Algae-based Biofuels to Get $25 Mil from Feds

US DOE Energy logoAlgae-based biofuels will be the beneficiaries of a government-backed effort to get the fuels made from microbes down to less than $5 per gasoline gallon equivalent (gge) by 2019. The U.S. Department of Energy announced $25 million to reduce those production costs, hopefully down to an eventual goal of $3 gge by 2030.

The funding announced today will support projects in two topic areas: Topic Area 1 awards (anticipated at 1–3 selections) will range from $5–10 million and focus on the development of algae cultures that, in addition to biofuels, produce valuable bioproducts that increase the overall value of the biomass. Topic Area 2 awards (anticipated at 3–7 selections) will range from $0.5–1 million and will focus on the development of crop protection or carbon dioxide utilization technologies to boost biomass productivity in ways that lead to higher yields of algae.

You can learn more about this funding opportunity here, including signing up for an informational webinar to be held on Wednesday, October 8, 2014.

Administration Offers New Renewable Initiatives

usda-logoAs USDA announced the investment $68 million in 540 new renewable energy and energy efficiency projects nationwide today, the White House offered new administrative actions to advance solar deployment and promote energy efficiency.

Secretary of Agriculture Tom Vilsack made the USDA announcement while in North Carolina to highlight USDA’s investments in rural renewable energy projects being funded through USDA Rural Development’s Rural Energy for America Program (REAP). Vilsack visited Progress Solar in Bunn, N.C., which received a $3.4 million REAP loan guarantee in 2012 for installation of a solar array.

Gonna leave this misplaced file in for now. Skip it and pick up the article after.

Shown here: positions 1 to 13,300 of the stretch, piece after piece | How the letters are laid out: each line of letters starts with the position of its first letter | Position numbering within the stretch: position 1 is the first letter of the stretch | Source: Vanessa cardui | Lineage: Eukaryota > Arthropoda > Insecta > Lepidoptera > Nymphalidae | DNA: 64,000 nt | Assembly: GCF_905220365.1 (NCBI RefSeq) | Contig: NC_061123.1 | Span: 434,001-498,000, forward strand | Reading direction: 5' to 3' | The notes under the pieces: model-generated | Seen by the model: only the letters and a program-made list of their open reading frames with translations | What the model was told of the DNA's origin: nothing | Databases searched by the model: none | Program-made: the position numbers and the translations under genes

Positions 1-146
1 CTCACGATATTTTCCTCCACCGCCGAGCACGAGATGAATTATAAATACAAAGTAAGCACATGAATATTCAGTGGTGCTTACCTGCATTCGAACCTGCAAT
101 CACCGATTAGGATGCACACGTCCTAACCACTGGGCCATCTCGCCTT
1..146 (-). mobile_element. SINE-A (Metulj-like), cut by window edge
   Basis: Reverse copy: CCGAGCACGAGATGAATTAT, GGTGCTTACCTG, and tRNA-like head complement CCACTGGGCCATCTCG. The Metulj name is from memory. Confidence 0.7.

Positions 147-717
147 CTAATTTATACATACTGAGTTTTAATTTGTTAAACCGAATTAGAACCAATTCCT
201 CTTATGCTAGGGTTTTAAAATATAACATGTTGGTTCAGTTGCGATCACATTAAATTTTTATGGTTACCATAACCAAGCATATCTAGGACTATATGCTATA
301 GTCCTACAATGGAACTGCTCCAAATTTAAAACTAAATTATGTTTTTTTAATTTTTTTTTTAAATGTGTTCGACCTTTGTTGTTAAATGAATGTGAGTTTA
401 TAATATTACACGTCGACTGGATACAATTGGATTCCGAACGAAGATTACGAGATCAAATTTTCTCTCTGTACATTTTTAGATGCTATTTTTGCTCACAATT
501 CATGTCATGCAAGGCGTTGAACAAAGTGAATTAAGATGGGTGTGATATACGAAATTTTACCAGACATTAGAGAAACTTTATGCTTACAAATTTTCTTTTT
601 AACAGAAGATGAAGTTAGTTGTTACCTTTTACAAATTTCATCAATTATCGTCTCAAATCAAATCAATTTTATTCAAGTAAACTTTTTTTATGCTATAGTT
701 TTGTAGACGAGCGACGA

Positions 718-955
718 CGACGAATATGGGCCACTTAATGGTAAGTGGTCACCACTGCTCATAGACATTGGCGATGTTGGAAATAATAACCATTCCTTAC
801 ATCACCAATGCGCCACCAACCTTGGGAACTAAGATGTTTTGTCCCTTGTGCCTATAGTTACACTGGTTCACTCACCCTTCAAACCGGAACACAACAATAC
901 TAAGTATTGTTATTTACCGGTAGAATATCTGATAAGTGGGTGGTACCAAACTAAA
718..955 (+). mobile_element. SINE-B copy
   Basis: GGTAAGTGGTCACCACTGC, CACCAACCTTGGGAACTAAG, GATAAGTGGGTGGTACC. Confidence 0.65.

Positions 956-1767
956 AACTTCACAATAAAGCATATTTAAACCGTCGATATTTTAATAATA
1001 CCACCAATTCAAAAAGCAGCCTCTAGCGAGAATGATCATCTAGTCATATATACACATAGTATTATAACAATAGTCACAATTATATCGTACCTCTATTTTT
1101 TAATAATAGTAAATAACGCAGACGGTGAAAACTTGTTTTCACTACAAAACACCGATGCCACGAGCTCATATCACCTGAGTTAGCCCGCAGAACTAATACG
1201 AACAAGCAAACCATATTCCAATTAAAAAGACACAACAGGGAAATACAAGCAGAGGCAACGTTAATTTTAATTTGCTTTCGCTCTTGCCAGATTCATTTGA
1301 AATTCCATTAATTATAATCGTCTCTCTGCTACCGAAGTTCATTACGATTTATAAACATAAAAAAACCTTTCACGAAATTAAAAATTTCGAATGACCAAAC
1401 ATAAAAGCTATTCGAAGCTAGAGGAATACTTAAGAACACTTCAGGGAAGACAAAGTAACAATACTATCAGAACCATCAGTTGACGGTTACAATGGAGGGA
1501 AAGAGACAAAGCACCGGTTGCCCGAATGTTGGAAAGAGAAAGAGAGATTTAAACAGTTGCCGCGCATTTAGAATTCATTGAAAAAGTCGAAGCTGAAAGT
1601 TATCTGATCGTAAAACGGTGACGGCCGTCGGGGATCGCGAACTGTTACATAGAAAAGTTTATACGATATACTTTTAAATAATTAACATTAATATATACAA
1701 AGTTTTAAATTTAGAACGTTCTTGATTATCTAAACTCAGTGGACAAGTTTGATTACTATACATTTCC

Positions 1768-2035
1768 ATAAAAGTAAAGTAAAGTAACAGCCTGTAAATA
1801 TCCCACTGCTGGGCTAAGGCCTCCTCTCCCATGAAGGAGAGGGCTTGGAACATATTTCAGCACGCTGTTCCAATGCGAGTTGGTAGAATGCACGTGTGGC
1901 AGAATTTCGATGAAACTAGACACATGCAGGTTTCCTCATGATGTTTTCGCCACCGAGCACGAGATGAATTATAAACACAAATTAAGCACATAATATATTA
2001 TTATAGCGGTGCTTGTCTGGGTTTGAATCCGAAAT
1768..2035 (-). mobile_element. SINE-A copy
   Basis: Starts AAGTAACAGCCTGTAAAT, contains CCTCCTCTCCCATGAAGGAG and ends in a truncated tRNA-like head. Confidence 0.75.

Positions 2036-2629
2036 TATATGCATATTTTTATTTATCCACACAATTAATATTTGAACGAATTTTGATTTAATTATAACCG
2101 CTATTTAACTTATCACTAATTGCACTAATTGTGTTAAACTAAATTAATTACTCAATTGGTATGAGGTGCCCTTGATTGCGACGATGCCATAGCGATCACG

At the same time, President Obama announced new executive actions to further advance the development of solar technologies across the country which includes commitments from a broad coalition of 50 public and private sector partners, including leading industry, community development organizations and housing providers in 28 states. “USDA is proud to play a key role in Obama Administration’s efforts to promote the use of solar technologies,” Vilsack said. “Of the REAP projects funded today, 240 projects are for solar investments of $5.2 million in grants and $55.3 million in loans.”

In North Carolina alone, Vilsack announced $55.3 million in new REAP program loan guarantees and grants for 22 solar energy projects. For example, USDA is awarding a $3 million loan guarantee to Broadway Solar Center, LLC to help finance a 5 megawatt solar array in Columbus County, a $4.9 million loan guarantee for a similar project in Hertford County and a $2.1 million guarantee for a project in Warren County.

Iowa RFA Ad Challenges Biden on RFS

The Iowa Renewable Fuels Association (IRFA) took out a full page ad in today’s Des Moines Register to ask Vice President Joe Biden to set the record straight on reports that he may have intervened to reverse the Obama Administration’s previous support for the Renewable Fuel Standard (RFS).